- Miami International Airport: Starlink won subsidies to serve the airport terminals and adjacent areas.
- Logan International Airport (Boston): Logan proper was not on the list of RDOF-eligible areas, but Starlink won subsidies for many of the supposedly unserved areas surrounding the airport.
- Minneapolis-Saint Paul International Airport: Starlink won subsidies to serve part of the airport terminals and adjacent areas.
- Fort Lauderdale-Hollywood International Airport: The airport terminals were not on the list of eligible blocks, but Starlink won all of the eligible blocks surrounding the airport.
- Detroit Metropolitan Airport: Starlink won subsidies to serve the airport terminals and adjacent areas.
- Philadelphia International Airport: Starlink won subsidies to serve part of the airport terminals and adjacent areas.
Musk’s Starlink won ‘rural’ deployment subsidies in many urban metropolitan areas
I could write a book full of these examples — or even several volumes. After all, Musk won $886 million to “serve” nearly 645,000 locations in 35 states. Many major metro areas are littered with Starlink-winning blocks. It’s unlikely that any single person living in these areas will ever become a Starlink customer, and there’s no justification for the FCC to offer Musk or any ISP deployment subsidies for these densely populated urban areas.
It’s questionable whether Musk needed any subsidy money to launch and operate his rural-only satellite-broadband service. But by cobbling together $886 million in awards using so many urban blocks to add to that total, Starlink and the FCC have short-circuited their own policy design.
If Musk needed that much of our subsidy money to make his rural-only operation viable, he should have bid on rural blocks in the areas he intends to serve. That he didn’t suggests three possibilities: He either couldn’t win the reverse auction for those areas outright (meaning another company will get FCC subsidy money to serve them while Starlink covers them too); that this is just another Hyperloop-style boondoggle; or that the auction was so rushed that companies like Starlink didn’t even know what they were bidding on. None of these explanations are acceptable.
Here are some examples from the biggest U.S. cities and metropolitan areas. Note: The name “Space Exploration Technologies Corp.” hovering over an area indicates a Starlink-subsidized block below it. Most of these are too small to see when zoomed this far out. But as you can see for yourself, many of these areas are unpopulated open spaces, industrial parks or random strips of road medians:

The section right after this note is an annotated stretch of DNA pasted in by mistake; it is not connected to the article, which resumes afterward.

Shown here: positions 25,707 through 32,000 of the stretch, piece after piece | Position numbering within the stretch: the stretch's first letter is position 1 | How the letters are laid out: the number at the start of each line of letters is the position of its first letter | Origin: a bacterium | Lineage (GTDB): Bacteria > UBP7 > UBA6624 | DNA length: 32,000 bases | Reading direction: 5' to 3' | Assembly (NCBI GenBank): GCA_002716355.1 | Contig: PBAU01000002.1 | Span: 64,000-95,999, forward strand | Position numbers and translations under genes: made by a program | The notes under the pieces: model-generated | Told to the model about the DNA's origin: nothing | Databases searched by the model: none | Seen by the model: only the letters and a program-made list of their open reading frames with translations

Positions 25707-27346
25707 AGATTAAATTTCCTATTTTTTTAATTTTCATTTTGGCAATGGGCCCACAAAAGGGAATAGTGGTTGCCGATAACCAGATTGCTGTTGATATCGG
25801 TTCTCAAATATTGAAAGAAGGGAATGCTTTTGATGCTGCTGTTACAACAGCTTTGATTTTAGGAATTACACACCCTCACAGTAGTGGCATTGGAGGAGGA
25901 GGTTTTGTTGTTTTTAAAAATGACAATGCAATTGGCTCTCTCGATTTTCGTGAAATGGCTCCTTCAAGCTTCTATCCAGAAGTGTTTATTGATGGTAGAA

New York City
Here’s the partial view of the New York metro area. This map doesn’t even begin to capture the insanity of the subsidies Musk won, like the award Starlink won to serve the Jersey City Target store. I will provide some additional examples in my next post.
We see the same story here. Zooming in on downtown Chicago provides some ridiculous examples of waste, such as blocks with luxury hotels where Musk won RDOF subsidies.
There were no winning bids by any company for D.C. proper, despite the strange fact that the FCC deemed numerous downtown government buildings as eligible for RDOF awards. But Musk’s Starlink won a huge amount of RDOF funding to ostensibly serve the urban and suburban areas surrounding D.C., which Comcast, Cox and Verizon FiOS are already blanketing in gigabit service. Many of the blocks Starlink won in this area are empty parking lots, grassy fields and highway medians.
Miami is littered with Starlink RDOF blocks that are parking lots, open spaces and retail spaces. One ridiculous example is a parking garage in downtown Miami Beach, two blocks from the beach, surrounded on all sides by multiple companies offering gigabit service.
Musk really cleaned up in Greater Philly. I will offer some additional egregious examples in my next post — like Musk winning subsidies to serve Drexel University buildings, when the school self-provisions its own 100 Gbps Internet2-connected lines. Zooming in on this map exposes a litany of tiny blocks adjacent to gigabit deployments, where there’s no defensible case to be made for FCC subsidies.
The rural areas surrounding metro Atlanta are full of RDOF awards to companies like Charter, but Starlink dominates the urban and suburban core. Many of these areas are industrial, and some are populated areas that are adjacent to existing gigabit-wired deployments. As always, zooming in uncovers a litany of tiny blocks not discernible from the metro-level view.
It’s hard to fathom that the cosmopolitan home of many high-tech companies would have any areas that need rural-deployment subsidies — but Starlink won awards to serve a number of the city’s blocks. These include an award of $13,230 ($1,323 per year) to “serve” portions of the street (and only the street) that borders the southern edge of Golden Gate Park. That amount of pure waste may not seem like a lot in the grand scheme, but it’s enough to support 12 Lifeline-program families for a decade.